NASCAR vs NBA: What The Difference In Their Two Anthems Tell Us About America

Written by Wes Walker on February 17, 2020

This weekend had a lot to offer for sports fans. And it gave a glimpse into some of America’s differences in the process.

As we’ve mentioned in earlier reporting, President Trump performed the ceremonial role of Grand Marshall of the Daytona 500. Seemingly half a world away, in Chicago, the NBA held their annual All Star game.

You could hardly imagine a starker contrast than the two crowds: the everyman feel of a NASCAR event with the roar of engines, contrasted against a vibe of the best-of-the-best millionaire pro athletes who have become not just the elites of their chosen sport, but of a place in society few can even dream of — and often are not shy about throwing that clout around.

Scrolling through the chatter on social media, a profound difference in something as simple as the handling of the anthems at both events struck this writer as shedding an important light on what divides the different regional and political differences of the nation.

You will notice that both of these singers are skilled vocalists, they are both women, and neither of the performers are white. This last point is only relevant insofar as many of the left’s typical kneejerk objections to the observations that follow are shot down before they can even be raised.

First, here is the NBA’s rendition of the anthem, as delivered by Chaka Kahn:

To be fair to the NBA crowd, not everyone there loved it…

It got dragged pretty soundly on social media, too — even by people who normally enjoy her work.

Let’s contrast that with the anthem as it was sung before the Daytona 500.

Nalani Quintello, an Air Force sergeant and former American Idol contestant, will sing the national anthem before the 2020 Daytona 500. Quintello is a Florida native, and will be the third military member to perform the Daytona 500 anthem in the past four years. – Sporting News

What do we see contrasted here?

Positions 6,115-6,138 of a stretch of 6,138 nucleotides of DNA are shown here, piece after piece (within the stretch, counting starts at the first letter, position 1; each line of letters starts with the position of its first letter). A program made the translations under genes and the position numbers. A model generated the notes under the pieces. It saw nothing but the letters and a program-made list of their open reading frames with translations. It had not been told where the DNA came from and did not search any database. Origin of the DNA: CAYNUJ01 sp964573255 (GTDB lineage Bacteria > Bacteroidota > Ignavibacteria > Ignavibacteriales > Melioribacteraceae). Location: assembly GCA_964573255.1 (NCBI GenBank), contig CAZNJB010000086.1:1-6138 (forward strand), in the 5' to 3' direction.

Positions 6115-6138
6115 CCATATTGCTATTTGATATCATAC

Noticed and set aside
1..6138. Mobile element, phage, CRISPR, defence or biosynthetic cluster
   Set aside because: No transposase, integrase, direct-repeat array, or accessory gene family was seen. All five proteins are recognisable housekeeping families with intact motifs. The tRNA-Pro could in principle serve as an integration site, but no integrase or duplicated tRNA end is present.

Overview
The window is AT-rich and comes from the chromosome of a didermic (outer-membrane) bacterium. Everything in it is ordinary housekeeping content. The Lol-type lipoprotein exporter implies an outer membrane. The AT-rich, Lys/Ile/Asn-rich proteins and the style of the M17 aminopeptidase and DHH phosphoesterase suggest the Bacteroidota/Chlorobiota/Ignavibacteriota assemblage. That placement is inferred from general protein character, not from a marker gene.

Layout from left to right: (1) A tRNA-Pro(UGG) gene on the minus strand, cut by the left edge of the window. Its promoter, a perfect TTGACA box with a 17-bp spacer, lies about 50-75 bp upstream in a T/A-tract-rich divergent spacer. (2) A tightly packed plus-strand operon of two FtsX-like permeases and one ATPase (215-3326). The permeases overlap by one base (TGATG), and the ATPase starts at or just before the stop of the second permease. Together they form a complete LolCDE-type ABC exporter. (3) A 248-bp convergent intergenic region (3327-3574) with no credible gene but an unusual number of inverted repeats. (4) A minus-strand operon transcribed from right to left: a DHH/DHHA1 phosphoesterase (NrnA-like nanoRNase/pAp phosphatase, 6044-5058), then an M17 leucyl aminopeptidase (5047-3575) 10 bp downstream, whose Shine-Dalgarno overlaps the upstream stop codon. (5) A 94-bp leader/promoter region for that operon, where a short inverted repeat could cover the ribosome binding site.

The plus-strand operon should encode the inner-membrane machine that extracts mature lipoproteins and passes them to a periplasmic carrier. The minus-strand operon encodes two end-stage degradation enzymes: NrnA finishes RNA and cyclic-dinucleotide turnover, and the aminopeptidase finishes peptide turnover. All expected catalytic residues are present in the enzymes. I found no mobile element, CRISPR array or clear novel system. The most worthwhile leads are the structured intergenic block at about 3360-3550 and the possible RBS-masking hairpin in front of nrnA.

As mentioned, both of these women are musically talented. But they each brought something different to the task… they both focused on something different.

The first clip has a lot of improvisation, where significant latitude is taken from the original and familiar score. It is, strictly speaking, a performance that pushes its audience into the more detached role of a spectator because the performance is so very stylized that in some places the original tune is barely recognizable.

The second clip is the traditional version. It does not showcase the (obviously) talented musician that is singing the familiar song so much as the anthem itself. Rather than pushing away the audience into a spectator role, it draws a nation in, regardless of all the other things that might divide us by party, by social status, by regional or ethnic cultures, at a basic level, we all share this song and this flag.

In singing the traditional version, she elevated all of the unifying traditions embodied in our national symbols in the process.

And isn’t that the entire POINT of opening sporting events with the anthem?

However bitter the rivalry between the home team and away, in whatever sport you might imagine, we can have these two short minutes before the game in which we all stand as one people… undivided.

It exactly the same passion we see echoed at International events stands apart with the sometimes deafening chants of U-S-A where it doesn’t matter if the athlete is from New York or Kansas, what color the skin is, what bathroom they use or what languages they speak… the only thing that matters in that moment is the Red White And Blue of the flag they represent.

Blue States still scratch their heads trying to figure out what makes Red States tick. It isn’t really that complicated. In fact, it was a Democrat president who famously said ‘ask not what your country can do for you; ask what you can do for your country’.

In saying that, he underscored the fact that our country is more than just a means to an end… just like the anthem is more than just an opportunity to perform and showcase your own skills.

Citizenship itself is precious, calling out a particular response to the traditions, symbols, and duties of an individual citizen.

There was a time when both parties agreed with this thinking, but one party has become deeply cynical about America and has come to see it mainly through jaundiced and judgmental eyes.

That might help explain why the laundry list of government handouts doesn’t resonate with Red States in the same way it does with some others.

But the difference that stands out the most with these performances, once the final word is sung, and the song is over, what are you left thinking about — a great performer, or a great nation?